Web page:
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Robert Goldberg [4]Robert J. Goldberg [1]Robert Alan Goldberg [1]Robert F. Goldberg [1]
  1. The Folk Psychology of Consciousness.Adam Arico, Brian Fiala, Robert F. Goldberg & Shaun Nichols - 2011 - Mind and Language 26 (3):327-352.
    This paper proposes the ‘AGENCY model’ of conscious state attribution, according to which an entity's displaying certain relatively simple features (e.g. eyes, distinctive motions, interactive behavior) automatically triggers a disposition to attribute conscious states to that entity. To test the model's predictions, participants completed a speeded object/attribution task, in which they responded positively or negatively to attributions of mental properties (including conscious and non-conscious states) to different sorts of entities (insects, plants, artifacts, etc.). As predicted, participants responded positively to conscious (...)
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    Promoting Resource Stewardship: Reducing Inappropriate Free Thyroid Hormone Testing.Julie A. Gilmour, Alanna Weisman, Steven Orlov, Robert J. Goldberg, Alyse Goldberg, Hayley Baranek & Geetha Mukerji - 2017 - Journal of Evaluation in Clinical Practice 23 (3):670-675.
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  3. Recovering Reason: Essays in Honor of Thomas L. Pangle.Peter J. Ahrensdorf, Arlene Saxonhouse, Steven Forde, Paul A. Rahe, Michael Zuckert, Devin Stauffer, David Leibowitz, Robert Goldberg, Christopher Bruell, Linda R. Rabieh, Richard S. Ruderman, Christopher Baldwin, J. Judd Owen, Waller R. Newell, Nathan Tarcov, Ross J. Corbett, Clifford Orwin, John W. Danford, Heinrich Meier, Fred Baumann, Robert C. Bartlett, Ralph Lerner, Bryan-Paul Frost, Laurie Fendrich, Donald Kagan, H. Donald Forbes & Norman Doidge (eds.) - 2010 - Lexington Books.
    Recovering Reason: Essays in Honor of Thomas L. Pangle is a collection of essays composed by students and friends of Thomas L. Pangle to honor his seminal work and outstanding guidance in the study of political philosophy. These essays examine both Socrates' and modern political philosophers' attempts to answer the question of the right life for human beings, as those attempts are introduced and elaborated in the work of thinkers from Homer and Thucydides to Nietzsche and Charles Taylor.
     
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  4. The Companionship of Books: Essays in Honor of Laurence Berns.John E. Alvis, George Anastaplo, Paul A. Cantor, Jerrold R. Caplan, Michael Davis, Robert Goldberg, Kenneth Hart Green, Harry V. Jaffa, Antonio Marino-López, Joshua Parens, Sharon Portnoff, Robert D. Sacks, Owen J. Sadlier & Martin D. Yaffe (eds.) - 2011 - Lexington Books.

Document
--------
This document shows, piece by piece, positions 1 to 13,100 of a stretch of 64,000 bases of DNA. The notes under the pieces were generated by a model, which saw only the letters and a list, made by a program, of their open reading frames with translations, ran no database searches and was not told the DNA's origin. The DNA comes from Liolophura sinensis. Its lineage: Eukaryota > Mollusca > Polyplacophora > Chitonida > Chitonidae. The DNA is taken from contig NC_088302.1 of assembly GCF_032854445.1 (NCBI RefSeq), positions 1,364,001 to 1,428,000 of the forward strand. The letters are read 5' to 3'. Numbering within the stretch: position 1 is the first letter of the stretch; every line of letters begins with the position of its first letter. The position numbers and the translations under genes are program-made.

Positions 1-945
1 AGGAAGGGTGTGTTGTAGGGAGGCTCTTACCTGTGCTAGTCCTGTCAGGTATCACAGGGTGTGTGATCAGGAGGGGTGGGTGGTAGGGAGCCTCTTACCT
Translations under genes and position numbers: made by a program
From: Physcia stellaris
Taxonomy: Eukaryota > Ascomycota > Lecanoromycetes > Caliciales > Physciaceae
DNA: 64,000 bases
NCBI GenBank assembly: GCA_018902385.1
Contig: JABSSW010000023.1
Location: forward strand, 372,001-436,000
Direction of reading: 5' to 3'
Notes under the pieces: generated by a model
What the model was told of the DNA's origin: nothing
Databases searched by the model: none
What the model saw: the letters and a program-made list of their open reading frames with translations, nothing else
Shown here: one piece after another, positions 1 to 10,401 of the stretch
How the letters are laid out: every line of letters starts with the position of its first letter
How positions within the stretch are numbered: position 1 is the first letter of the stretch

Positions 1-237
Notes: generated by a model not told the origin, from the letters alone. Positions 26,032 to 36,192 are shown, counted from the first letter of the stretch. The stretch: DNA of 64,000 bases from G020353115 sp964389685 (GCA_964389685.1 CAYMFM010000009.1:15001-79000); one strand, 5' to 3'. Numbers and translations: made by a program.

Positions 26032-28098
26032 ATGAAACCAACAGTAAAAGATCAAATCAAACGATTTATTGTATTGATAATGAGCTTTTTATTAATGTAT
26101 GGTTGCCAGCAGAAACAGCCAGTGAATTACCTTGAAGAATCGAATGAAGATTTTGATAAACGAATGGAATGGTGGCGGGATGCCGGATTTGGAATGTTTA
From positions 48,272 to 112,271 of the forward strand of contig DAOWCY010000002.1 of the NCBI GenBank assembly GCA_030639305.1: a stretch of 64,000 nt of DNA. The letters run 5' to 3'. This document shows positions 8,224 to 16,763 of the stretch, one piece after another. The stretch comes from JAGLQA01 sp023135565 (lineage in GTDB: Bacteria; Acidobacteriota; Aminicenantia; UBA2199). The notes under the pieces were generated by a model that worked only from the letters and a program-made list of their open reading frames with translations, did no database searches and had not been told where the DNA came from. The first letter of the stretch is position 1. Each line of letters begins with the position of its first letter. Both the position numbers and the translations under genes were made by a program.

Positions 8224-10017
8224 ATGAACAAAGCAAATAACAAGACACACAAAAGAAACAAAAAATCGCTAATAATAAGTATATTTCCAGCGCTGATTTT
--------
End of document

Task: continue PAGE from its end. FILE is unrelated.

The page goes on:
This volume is a collection of essays by various contributors in honor of the late Laurence Berns, Richard Hammond Elliot Tutor Emeritus at St. John's College, Annapolis. The essays address the literary, political, theological, and philosophical themes of his life's work as a scholar, teacher, and constant companion of the "great books.".
     
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  5. Homer on the Gods and Human Virtue: Creating the Foundations of Classical Civilization by Peter J. Ahrensdorf. [REVIEW]Robert Goldberg - 2017 - Interpretation 43 (2):289-318.
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    The Strange Conversation of Plato’s Minos.Robert Goldberg - 2019 - In Paul J. Diduch & Michael P. Harding (eds.), Socrates in the Cave: On the Philosopher’s Motive in Plato. Springer Verlag. pp. 11-38.
    In the Minos orOn Law Socrates asks a nameless companion out of the blue, “What is law for us?” knowing full well, it seems, that the companion himself will not be able to give a satisfactory answer. Why on earth, then, would Socrates bother to ask the question of the companion—a man clearly more ignorant than himself? The mystery only deepens when the companion mishears and misunderstands Socrates’ decisive contribution to the conversation and Socrates doesn’t even bother to set him (...)
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